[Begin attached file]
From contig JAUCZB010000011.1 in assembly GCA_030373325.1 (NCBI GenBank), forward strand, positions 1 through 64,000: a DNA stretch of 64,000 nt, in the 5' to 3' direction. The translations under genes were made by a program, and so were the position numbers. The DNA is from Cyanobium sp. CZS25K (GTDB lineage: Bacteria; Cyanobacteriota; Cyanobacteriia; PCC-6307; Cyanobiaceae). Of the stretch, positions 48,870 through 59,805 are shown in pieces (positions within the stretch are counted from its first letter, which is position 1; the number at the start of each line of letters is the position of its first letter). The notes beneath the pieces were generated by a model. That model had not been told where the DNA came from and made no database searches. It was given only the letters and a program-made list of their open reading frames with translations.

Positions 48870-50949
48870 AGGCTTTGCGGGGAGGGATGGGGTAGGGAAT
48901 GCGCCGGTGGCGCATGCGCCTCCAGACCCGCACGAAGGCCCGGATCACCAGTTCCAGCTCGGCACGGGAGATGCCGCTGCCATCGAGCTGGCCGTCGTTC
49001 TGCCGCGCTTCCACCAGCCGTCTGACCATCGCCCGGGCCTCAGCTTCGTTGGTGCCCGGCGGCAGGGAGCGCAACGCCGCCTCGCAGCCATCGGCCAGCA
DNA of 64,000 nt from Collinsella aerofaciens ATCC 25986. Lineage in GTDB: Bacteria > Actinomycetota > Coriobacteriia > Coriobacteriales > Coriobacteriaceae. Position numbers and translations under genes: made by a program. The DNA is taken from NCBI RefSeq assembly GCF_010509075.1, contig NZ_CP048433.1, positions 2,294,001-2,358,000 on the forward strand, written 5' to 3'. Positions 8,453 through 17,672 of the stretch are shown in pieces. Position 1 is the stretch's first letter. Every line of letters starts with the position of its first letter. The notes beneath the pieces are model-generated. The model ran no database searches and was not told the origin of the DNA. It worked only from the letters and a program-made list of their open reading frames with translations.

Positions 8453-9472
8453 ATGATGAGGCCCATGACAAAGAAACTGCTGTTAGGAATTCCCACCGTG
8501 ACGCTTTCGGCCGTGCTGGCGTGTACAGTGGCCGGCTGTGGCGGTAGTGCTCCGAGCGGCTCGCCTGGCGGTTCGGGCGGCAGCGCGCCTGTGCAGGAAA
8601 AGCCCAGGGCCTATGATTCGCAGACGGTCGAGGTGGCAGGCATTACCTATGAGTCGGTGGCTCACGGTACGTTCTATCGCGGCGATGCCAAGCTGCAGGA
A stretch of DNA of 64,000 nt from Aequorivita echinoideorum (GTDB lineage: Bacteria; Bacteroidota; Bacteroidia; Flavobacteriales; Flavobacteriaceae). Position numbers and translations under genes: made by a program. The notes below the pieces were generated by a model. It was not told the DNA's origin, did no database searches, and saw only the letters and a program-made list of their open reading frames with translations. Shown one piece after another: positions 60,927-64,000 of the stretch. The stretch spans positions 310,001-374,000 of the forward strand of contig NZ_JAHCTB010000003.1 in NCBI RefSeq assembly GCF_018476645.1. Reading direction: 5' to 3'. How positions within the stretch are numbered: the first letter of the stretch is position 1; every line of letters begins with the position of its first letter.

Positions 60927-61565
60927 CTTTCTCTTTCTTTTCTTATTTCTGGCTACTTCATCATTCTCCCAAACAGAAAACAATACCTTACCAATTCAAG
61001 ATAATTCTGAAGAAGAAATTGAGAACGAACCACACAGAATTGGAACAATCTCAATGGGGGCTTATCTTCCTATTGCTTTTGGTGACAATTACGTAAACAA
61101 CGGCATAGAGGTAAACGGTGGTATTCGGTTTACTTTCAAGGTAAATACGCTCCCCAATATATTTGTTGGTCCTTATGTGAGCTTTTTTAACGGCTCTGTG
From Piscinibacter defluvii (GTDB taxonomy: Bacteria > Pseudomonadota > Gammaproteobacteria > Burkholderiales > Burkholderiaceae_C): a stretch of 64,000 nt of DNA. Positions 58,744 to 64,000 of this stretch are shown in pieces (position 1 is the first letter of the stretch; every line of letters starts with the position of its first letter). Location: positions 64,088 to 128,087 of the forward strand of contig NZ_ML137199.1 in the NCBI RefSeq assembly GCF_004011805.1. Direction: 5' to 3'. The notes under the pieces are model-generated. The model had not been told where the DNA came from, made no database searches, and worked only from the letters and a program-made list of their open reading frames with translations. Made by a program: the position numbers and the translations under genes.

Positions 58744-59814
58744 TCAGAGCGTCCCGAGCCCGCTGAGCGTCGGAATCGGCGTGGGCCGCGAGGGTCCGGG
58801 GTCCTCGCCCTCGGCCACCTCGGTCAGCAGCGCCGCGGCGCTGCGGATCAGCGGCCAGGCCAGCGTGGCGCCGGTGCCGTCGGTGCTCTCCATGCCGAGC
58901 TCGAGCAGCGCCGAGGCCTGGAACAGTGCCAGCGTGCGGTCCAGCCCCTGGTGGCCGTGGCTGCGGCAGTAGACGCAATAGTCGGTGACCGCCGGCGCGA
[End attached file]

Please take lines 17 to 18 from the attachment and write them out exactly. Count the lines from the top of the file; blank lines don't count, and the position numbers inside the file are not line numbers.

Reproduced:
Positions 58744-59814
58744 TCAGAGCGTCCCGAGCCCGCTGAGCGTCGGAATCGGCGTGGGCCGCGAGGGTCCGGG